Missoula City Council voted against an amendment to remove funding for 100% clean energy projects from the city’s proposed budget Wednesday.
Ward 6 Councilor Sandra Vasecka sponsored the amendment. She told councilors in the Budget and Finance Committee that “we’re not quite there yet” when it comes to technology for clean energy and that it often needs gasoline or propane backups.
“And like a lot of the citizens said before, we need to look at our wants versus our needs,” Vasecka said. “This is a good program. I just don’t think we can financially support it right now.”
The amendment would have removed $100,000 in funding from the fiscal year budget dedicated to the clean energy initiatives. Vasecka intended to reallocate the funding to improve street maintenance in Missoula with a different amendment presented later in the meeting.
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Ward 5 Councilor John Contos was the only other councilor voting for the removal, with the majority voting against the amendment for the removal of funding 10-2.
Of the proposed $100,000 in the budget, $58,000 would go to a second phase of renewable energy feasibility work, $40,000 would go to marketing and recruitment work for a renewable rate option with NorthWestern Energy, and $2,000 would go to continued work on Electrify Missoula outreach. The renewable rate option, also known as the green tariff, was approved earlier this year and will allow customers to buy power from renewable energy options.
Ward 4 Councilor Amber Sherrill said the renewable rate option is one of the single largest things the city can do to reduce emissions.
“We need to do everything we can to reduce our emissions on a local level, on a state level, on a national level and an international level,” Sherrill said. “We are so far, far past time, that this is a very small piece of our budget to make sure that the citizens of our community sign up for the renewable rate option.”
Earlier Wednesday, Mayor Jordan Hess provided an update on the city’s future programs focused on addressing the climate in Missoula.
There is more federal money than ever before for climate-related initiatives after the passing of both the Inflation Reduction Act and the Infrastructure Investment and Jobs Act, Hess said. It will allow the city to further pursue climate initiatives.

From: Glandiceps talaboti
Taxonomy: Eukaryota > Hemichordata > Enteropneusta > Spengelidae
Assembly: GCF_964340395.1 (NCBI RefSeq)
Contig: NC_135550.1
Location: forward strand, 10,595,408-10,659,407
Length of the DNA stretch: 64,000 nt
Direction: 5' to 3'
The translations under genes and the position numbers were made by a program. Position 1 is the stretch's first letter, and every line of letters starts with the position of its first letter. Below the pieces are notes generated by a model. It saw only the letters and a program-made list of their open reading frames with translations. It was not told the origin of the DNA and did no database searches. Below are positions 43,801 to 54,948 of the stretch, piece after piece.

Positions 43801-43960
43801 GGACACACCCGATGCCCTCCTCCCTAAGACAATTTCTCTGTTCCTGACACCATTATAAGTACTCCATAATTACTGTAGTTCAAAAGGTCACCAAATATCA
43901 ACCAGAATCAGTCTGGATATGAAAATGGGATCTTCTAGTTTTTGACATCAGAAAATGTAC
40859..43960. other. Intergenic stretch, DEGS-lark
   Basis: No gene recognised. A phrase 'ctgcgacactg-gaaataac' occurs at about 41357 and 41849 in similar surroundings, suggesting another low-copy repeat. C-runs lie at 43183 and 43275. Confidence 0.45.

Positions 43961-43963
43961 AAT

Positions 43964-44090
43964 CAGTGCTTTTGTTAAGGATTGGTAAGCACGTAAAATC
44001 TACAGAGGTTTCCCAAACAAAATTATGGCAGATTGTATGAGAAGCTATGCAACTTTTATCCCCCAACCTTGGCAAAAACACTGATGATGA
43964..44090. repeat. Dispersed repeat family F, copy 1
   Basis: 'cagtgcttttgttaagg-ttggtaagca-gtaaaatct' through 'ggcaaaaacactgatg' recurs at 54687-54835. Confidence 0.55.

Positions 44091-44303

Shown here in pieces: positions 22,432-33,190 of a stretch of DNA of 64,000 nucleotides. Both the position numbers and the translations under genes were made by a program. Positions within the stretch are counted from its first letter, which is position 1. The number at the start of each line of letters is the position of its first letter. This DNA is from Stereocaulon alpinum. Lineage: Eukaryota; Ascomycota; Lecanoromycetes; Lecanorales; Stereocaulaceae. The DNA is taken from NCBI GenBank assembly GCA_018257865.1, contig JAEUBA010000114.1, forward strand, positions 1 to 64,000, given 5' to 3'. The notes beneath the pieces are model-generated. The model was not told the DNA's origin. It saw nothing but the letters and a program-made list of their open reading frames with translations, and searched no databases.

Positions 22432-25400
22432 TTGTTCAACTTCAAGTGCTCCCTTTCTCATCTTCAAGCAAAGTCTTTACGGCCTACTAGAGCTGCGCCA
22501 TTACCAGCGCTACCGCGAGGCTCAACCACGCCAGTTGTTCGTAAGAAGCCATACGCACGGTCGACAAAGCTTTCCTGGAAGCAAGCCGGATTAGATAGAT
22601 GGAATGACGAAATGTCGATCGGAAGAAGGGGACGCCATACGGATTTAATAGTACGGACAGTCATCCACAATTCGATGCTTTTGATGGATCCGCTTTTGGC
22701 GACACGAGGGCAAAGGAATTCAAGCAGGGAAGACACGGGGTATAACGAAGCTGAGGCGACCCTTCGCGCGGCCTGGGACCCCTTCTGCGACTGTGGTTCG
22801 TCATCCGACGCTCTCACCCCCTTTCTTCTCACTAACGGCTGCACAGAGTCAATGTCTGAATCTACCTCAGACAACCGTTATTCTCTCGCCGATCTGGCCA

In 2016, the city resolved to join the Zero Waste initiative to reduce 90% or more of the waste from going to landfills or incinerators by 2050. Currently as part of that, the city is working with Home ReSource through an Environmental Protection Agency grant that would enable a facility designed for hard-to-recycle materials. Hess mentioned those hard-to-recycle materials as including plastic bags and Styrofoam.
Also with Home ReSource, a hazardous waste drop-off will open early this fall. Hazardous household items include lead paint, pesticides, batteries and automotive fluids. Currently, the only opportunity to dispose of hazardous waste in Missoula is through a yearly event with the drop-off being a solution to preventing illegal dumping, according to Hess.
The city has also taken steps to speed up the composting process at the facility it acquired in 2017 with odor reduction and methane reduction projects in development.
Hess said one of the city’s biggest climate plans is through the transportation plan. A focus of the plan is to triple the number of non-single occupancy vehicle trips. Hess mentioned the $24.5 million in funding received in June for updates to downtown streets as an example of creating active and sustainable transportation options.
“These are massive-scale federal investments, but they dovetail nicely with some of the work around neighborhood traffic calming and creation of neighborhood greenways,” Hess said.
A new non-tax-funded position will also be added next year centered on Electrify Missoula, a collaborative initiative that aims to reduce methane gas reliance and increase electrification.
Hess said the position will help fill gaps in the city’s climate programs with the position assisting businesses and residents in transitioning to full electrification of their buildings.
“What we need to do from a climate standpoint is to electrify everything we can and to green our grid, and this work really supports that moving toward building electrification and transportation electrification,” he said.
The position would also help with the city in applying for additional grants. One of the biggest barriers currently with electrification is having capacity to identify expanded funding, according to Hess.
As smoke from fires hung in the Missoula Valley Wednesday, Hess said it made for a timely presentation as the city further discusses strategies to address climate change.
“The climate crisis is real and the impacts are real and they are worsening and they are human-caused,” Hess said. “And the solutions are challenging and, and evade us, but those are what we need to work toward.”